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Effects of chewing betel nut (Areca catechu) on the symptoms of people with schizophrenia in Palau,

Effects of chewing betel nut (Areca catechu) on the symptoms of people with schizophrenia in Palau,

  1. Micklemouse
    British Journal of Psychiatry 2000 Aug;177:174-8

    Sullivan RJ (http://www.ncbi.nlm.nih.gov/sites/e...l.Pubmed_DiscoveryPanel.Pubmed_RVAbstractPlus), Allen JS (http://www.ncbi.nlm.nih.gov/sites/e...l.Pubmed_DiscoveryPanel.Pubmed_RVAbstractPlus), Otto C (http://www.ncbi.nlm.nih.gov/sites/e...l.Pubmed_DiscoveryPanel.Pubmed_RVAbstractPlus), Tiobech J (http://www.ncbi.nlm.nih.gov/sites/e...l.Pubmed_DiscoveryPanel.Pubmed_RVAbstractPlus), Nero K (http://www.ncbi.nlm.nih.gov/sites/e...l.Pubmed_DiscoveryPanel.Pubmed_RVAbstractPlus).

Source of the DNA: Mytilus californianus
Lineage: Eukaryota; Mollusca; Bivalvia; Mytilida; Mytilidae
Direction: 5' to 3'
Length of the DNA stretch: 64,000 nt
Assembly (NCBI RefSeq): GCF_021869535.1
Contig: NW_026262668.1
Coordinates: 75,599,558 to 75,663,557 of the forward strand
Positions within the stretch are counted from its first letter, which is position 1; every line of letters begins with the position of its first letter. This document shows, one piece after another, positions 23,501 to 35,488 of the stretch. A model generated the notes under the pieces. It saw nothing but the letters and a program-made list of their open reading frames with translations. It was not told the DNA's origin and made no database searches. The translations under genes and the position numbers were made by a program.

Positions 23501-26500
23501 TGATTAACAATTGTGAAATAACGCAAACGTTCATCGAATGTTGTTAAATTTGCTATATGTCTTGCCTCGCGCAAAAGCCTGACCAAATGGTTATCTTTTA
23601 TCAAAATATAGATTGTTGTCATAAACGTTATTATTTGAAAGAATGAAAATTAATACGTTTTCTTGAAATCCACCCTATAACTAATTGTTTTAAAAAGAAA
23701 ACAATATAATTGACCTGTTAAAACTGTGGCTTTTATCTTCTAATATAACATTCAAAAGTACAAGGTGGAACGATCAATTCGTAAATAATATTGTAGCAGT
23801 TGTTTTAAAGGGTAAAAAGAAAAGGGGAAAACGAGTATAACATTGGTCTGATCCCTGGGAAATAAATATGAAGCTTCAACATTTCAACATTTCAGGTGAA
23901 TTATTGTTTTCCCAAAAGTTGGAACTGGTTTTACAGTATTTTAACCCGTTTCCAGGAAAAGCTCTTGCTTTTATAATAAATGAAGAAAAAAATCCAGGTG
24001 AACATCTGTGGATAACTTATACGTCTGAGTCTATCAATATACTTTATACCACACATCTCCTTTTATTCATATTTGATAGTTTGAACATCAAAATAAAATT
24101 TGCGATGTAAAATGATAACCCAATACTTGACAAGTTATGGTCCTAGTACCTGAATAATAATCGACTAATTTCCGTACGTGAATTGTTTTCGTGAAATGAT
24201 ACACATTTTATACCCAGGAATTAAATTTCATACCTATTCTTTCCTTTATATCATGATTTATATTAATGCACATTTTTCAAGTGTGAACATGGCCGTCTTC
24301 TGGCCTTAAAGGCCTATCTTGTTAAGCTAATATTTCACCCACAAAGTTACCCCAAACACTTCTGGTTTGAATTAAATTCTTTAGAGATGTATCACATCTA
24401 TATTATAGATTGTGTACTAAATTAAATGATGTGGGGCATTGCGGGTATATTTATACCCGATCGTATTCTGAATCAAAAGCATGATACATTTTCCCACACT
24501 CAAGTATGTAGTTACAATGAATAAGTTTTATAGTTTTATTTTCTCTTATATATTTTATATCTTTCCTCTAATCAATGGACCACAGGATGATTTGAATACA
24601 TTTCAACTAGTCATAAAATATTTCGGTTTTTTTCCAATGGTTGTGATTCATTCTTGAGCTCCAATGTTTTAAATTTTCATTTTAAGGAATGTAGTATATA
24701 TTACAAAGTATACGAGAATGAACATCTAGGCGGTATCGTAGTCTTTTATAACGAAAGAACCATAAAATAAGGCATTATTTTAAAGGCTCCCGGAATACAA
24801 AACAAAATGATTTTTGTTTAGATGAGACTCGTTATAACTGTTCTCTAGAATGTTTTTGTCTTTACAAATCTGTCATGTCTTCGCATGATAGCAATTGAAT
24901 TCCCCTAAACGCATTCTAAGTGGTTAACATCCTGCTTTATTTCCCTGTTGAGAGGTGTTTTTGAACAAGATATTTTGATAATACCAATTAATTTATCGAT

BACKGROUND: Although millions of people with schizophrenia live in betel chewing regions, the effects of betel chewing on their symptoms are unknown. Betel nut alkaloids include potent muscarinic cholinomimetics: recent research suggests that these agents may be therapeutic in schizophrenia. AIMS: To compare the primary and extrapyramidal symptom profiles and substance-using habits of betel chewing v. non-chewing people with schizophrenia. METHOD: A cross-sectional study of 70 people with schizophrenia. Symptom ratings measured by the Positive and Negative Syndrome Scale (PANSS) and Extrapyramidal Symptom Rating Scale (ESRS), and demographic and substance-use data, were compared for 40 chewers and 30 non-chewers of betel nut. RESULTS: Betel chewers with schizophrenia scored significantly lower on the positive (P = 0.001) and negative (P = 0.002) sub-scales of the PANSS than did non-chewers. There were no significant differences in extrapyramidal symptoms or tardive dyskinesia. CONCLUSIONS: Betel chewing is associated with milder symptomatology and avoidance of more harmful recreational drugs. These initial results indicate that longitudinal research is merited.